Just blind stupid luck it’s Gibbs and Ziva that talk to her when finally she gets in to D.C. (long damn flight from The Ends of the Earth, Colorado, even absent the delay in goddamn O’Hare airport – there’s always a delay in goddamn O’Hare airport – and she’s exhausted and upset about John who she’d just seen Friday night, in fact).  DiNozzo’s out with the flu, and McGee’s off doing some incomprehensible  techie thing for another case they’re working and really can’t be spared right now unless Gibbs wants that asshole from JAG breathing down his neck (again, as usual) about how Gibbs is intentionally delaying them being able to take this thing to trial, and that’s the last thing he really feels like dealing with right now.

Dr. Willis is petite, blonde, mid-30s.  Green eyes.  Stylish wire-rimmed glasses.  Recently-trimmed shoulder-length hair pulled back in a short ponytail.  Jeans, pink Ralph Lauren polo shirt, gold Seiko watch.  Comfortable shoes.  Wears the visitor ID like she’s used to wearing a clip-on badge (would be, should be).  Carrying a big tan leather hobo bag that looks like she could hide an Uzi in it and which probably would cost him a month’s salary, at least.  She holds out a hand, Gibbs shakes it, Ziva shakes it.  Willis’s nails are short, neatly trimmed, unpolished.  Her grip is firm, her palm is dry and warm.  They offer the usual thank-you-for-coming-I-know-it-was-a-long-flight-out-I’m-concerned-about-my-friend-do-you-have-any-idea-what-happened-happy-to-help-in-any-way-I-can pleasantries; Willis’s face is serious, a little sad, a little worried.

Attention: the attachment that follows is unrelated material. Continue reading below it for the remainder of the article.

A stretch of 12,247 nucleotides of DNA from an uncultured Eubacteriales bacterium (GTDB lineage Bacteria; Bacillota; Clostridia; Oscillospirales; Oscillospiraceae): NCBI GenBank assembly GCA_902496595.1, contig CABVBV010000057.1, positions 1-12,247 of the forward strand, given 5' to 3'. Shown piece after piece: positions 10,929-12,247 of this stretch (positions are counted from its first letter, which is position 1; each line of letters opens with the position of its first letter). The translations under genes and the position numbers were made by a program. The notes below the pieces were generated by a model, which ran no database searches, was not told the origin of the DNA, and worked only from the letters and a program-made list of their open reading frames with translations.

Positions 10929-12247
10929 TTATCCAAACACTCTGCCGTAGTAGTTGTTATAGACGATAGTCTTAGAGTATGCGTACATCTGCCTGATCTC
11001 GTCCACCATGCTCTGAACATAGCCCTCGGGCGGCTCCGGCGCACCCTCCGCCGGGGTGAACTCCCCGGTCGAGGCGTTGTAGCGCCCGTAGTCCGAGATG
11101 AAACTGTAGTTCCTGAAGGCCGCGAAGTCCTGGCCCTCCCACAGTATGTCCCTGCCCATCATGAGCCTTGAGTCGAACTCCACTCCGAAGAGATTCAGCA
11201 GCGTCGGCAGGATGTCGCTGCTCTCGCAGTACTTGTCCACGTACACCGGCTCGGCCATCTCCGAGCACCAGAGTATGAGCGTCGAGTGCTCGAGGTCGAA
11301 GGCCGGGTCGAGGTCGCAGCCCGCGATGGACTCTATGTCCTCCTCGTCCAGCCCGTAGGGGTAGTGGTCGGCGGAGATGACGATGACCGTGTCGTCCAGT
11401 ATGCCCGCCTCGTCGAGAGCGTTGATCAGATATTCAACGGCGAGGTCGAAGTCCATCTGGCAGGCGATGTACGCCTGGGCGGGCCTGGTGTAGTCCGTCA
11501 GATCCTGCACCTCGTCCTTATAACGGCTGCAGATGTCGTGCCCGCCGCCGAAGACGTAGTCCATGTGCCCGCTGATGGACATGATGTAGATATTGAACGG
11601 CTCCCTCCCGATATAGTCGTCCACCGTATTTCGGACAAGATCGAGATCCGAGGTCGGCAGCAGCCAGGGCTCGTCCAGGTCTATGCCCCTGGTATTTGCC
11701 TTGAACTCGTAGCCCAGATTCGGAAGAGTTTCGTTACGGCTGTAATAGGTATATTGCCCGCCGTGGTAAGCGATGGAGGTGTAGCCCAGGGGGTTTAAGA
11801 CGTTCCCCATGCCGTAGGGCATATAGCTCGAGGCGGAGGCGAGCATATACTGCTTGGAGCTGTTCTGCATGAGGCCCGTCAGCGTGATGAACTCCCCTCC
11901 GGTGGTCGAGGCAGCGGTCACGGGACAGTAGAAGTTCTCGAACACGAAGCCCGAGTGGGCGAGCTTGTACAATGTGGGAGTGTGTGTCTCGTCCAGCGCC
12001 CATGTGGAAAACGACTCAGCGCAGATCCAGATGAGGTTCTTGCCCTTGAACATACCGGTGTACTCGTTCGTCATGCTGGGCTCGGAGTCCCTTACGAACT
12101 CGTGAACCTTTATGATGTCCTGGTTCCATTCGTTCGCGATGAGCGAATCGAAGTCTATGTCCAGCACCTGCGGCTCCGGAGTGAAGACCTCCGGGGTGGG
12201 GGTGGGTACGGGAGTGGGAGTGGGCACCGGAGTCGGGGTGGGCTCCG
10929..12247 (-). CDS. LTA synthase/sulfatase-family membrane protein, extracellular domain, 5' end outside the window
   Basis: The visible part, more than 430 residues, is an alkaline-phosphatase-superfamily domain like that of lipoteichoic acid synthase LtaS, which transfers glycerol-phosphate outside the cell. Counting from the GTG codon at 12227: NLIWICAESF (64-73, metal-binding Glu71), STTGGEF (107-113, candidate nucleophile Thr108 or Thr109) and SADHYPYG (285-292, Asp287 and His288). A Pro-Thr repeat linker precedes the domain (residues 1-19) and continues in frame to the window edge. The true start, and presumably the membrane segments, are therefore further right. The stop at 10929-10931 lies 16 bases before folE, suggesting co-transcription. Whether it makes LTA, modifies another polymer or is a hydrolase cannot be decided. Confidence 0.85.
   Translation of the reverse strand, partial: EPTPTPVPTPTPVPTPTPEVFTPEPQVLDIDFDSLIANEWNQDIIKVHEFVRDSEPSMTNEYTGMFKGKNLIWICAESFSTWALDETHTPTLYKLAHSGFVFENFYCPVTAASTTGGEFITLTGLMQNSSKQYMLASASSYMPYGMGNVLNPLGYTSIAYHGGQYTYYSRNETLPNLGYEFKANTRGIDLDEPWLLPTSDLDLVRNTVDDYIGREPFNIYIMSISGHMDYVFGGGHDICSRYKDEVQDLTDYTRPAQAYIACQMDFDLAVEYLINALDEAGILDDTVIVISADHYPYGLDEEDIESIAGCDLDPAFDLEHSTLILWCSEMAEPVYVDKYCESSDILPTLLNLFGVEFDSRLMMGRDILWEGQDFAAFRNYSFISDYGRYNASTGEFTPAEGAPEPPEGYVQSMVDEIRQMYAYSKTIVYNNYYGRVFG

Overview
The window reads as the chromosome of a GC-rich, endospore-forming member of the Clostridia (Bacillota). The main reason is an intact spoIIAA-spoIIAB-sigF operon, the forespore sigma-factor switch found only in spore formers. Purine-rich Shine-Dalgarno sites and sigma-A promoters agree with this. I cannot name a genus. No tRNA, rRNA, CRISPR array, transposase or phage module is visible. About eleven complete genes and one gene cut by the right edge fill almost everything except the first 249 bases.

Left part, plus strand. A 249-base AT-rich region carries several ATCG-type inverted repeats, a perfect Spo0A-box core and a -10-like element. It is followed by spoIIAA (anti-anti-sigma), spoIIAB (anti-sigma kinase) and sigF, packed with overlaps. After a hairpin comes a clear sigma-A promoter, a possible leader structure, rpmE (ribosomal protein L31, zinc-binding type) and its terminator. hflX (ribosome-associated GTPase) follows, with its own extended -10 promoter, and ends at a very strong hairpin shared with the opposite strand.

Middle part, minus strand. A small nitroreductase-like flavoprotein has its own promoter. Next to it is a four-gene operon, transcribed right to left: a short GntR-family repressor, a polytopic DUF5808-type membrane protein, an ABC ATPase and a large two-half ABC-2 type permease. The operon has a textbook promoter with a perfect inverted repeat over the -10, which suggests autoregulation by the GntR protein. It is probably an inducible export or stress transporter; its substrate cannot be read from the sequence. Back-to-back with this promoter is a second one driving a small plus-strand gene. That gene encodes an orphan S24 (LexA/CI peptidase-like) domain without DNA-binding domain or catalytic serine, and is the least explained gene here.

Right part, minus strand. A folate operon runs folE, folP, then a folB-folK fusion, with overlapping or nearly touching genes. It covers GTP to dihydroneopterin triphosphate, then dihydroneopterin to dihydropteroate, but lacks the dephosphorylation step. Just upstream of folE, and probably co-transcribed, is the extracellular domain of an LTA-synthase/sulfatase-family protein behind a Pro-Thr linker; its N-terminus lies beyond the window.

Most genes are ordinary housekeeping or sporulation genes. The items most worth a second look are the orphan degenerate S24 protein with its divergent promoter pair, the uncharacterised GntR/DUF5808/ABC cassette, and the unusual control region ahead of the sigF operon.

Gibbs can feel the gun calluses on her fingers.

They’re in a conference room, not in Interrogation – no reason for interrogation, since she’s not a suspect, just there to help them find one.  Willis sits first, folds her hands on the polished table, crosses her legs, right-over-left.  Sits, as a lot of civilians would, with her back to the door.  Intentionally sits with her back to the door.  DiNozzo would have missed it.  McGee would have missed it.  Gibbs almost misses it, the way Willis’s shoulders twitch in discomfort  for just an instant after she sits, the way her neck tenses like she’d like to turn it and look at the door, rather be sitting in any other chair but this one, before she forces herself to relax (nothing to see here, just a civilian, move along).  It’s over so quickly Gibbs would have thought he was simply being paranoid (whole damn case is a big bucket of weird and it’s making him edgy) but for the quick look Ziva flicks in his direction.  Did you just see what I just saw?